“Anies’ victory is a victory of religious sentiment,” says Alissa Qotrunnada Munawaroh, daughter of late President Abdurrahman “Gus Dur” Wahid and founder of the Gusdurian Network, which advocates for democracy and diversity. “Conservative Islamic groups everywhere [in Indonesia] will surely learn from this experience. Politicians will also learn to use populism as well,” she tells TIME.
Pre-election polls showed that 76% of voters were actually satisfied with Ahok’s performance in running the city — but at the same time many Muslims were persuaded they should only vote for a Muslim leader. (Among them was the prominent Indonesian comic artist Ardian Syaf, who joined an anti-Ahok protest last December and later inserted Islamist references into the Marvel comic book X-Men Gold #1. Marvel has since fired Ardian.)
The coalescing of an Islamic vote is a surprisingly new development in a political scene that has always been dominated by secular parties. Indonesia’s Presidents have largely hailed from secular, nationalist parties (the exception was Gus Dur, a Muslim cleric whose commitment to diversity earned him the title “Father of Pluralism”). The main parties backing the candidates in the Jakarta election were also secular.
It is not uncommon for religious issues to factor into the electoral process in Indonesia, but they have never really been decisive. When Jokowi ran in the Jakarta gubernatorial election in 2012, with Ahok as his running mate, their opponents played the religious card against Ahok, telling Muslim voters it was haram (forbidden) to elect an “infidel.” The campaign didn’t work: Jokowi was elected governor, and when he became President in 2014, his deputy Ahok succeeded him as Jakarta’s top official.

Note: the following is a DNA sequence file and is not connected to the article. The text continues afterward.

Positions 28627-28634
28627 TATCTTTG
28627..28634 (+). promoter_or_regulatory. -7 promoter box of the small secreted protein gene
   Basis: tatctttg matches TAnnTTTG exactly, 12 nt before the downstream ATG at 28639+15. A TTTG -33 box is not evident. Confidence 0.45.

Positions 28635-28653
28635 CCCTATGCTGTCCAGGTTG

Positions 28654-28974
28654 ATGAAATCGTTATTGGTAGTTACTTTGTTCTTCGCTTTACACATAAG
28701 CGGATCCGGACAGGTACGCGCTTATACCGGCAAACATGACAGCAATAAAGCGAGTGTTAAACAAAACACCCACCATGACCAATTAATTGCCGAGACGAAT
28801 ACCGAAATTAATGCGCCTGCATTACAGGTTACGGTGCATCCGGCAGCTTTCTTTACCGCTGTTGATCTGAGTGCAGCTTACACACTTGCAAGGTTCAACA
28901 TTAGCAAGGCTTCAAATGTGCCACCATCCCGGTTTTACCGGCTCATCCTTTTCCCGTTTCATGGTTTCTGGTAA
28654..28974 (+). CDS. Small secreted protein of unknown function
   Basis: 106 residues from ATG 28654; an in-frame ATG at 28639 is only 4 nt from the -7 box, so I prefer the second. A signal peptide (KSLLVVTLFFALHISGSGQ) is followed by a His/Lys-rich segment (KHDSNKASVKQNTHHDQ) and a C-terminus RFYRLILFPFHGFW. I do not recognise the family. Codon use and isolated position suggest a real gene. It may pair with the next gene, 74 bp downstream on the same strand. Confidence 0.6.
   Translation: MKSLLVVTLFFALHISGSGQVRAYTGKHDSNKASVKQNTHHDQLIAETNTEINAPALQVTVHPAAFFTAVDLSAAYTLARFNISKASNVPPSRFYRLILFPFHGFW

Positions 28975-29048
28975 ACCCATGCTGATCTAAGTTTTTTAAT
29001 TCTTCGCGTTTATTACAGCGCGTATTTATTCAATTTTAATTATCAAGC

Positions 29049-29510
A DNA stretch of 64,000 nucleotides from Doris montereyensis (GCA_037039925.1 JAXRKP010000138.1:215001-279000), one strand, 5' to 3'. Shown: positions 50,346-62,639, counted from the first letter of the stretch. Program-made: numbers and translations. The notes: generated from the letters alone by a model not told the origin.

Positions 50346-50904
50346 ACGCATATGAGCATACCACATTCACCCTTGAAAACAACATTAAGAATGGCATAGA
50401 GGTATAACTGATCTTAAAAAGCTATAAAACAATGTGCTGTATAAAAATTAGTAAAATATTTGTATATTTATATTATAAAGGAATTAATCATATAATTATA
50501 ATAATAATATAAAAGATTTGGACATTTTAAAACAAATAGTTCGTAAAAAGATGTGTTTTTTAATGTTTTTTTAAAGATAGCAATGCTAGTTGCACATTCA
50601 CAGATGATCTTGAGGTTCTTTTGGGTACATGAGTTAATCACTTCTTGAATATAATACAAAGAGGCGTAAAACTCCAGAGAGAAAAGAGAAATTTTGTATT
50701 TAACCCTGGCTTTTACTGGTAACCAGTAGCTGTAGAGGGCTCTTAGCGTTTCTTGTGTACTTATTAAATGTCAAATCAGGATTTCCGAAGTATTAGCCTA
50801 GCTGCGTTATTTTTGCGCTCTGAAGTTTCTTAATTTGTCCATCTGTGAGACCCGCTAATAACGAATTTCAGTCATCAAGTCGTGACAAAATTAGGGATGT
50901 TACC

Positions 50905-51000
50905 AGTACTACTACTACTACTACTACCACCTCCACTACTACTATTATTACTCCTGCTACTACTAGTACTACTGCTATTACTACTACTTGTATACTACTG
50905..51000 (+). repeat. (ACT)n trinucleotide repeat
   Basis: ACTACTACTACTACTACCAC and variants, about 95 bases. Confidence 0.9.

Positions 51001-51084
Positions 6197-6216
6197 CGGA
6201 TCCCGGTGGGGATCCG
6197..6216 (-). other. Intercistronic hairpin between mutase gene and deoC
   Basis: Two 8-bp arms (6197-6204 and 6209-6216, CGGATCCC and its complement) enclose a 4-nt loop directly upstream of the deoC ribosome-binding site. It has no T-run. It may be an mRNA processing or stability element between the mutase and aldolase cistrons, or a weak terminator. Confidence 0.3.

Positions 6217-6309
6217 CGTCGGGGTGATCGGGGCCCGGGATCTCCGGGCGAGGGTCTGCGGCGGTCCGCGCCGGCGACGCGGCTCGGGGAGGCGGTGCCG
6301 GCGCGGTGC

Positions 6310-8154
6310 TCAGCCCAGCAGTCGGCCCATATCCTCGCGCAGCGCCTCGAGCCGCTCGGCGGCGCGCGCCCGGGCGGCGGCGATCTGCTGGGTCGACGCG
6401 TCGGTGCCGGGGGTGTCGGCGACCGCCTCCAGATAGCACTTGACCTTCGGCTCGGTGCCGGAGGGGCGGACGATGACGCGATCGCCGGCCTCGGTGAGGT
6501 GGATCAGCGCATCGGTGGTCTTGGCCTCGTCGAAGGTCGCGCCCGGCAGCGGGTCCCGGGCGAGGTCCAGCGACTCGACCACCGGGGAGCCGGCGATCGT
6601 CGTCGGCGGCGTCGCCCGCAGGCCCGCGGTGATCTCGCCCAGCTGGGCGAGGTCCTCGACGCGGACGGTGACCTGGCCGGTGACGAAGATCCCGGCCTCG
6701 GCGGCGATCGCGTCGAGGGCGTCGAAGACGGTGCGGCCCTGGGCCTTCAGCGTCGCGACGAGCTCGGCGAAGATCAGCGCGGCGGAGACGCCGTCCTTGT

But this time, religious campaigns were aggressively conducted on social media and through sermons at mosques. There was psychological intimidation of Muslim voters as well. A number of mosques in Jakarta erected banners stating that they would not perform funeral rites for any supporters of “the blasphemer.” Rape threats were made on Facebook against women who voted for Ahok, echoing the rapes that took place during the anti-Chinese riots in 1998 in Jakarta.
“The grassroots believes in this religious propaganda,” says Suratno, an anthropologist at Paramadina University in Jakarta who specializes in political Islam. “This is a failure of the pluralism that we have been proud of.” He chalks up Anies’ victory to the same kind of populist forces responsible for a Brexit Britain and a Trump White House.
Says Alissa: “A changing worldview, from inclusivity to religious exclusivity, has been going on for a while. In this election, it was amplified and became the most influential sentiment.”
It is clear that the success of political Islam in the Jakarta vote lies not in party politics but in a grassroots movement. There are worries that the tactics may be emulated in Indonesia’s presidential election two years from now, in which Jokowi is expected to run. He is seen as a clean politician but his commitment to tolerance and diversity make him a target for hard-liners. And the brutal treatment of Ahok also raises questions over whether a member of a minority can politically succeed in a country that has — as its increasingly ironic motto — Unity in Diversity.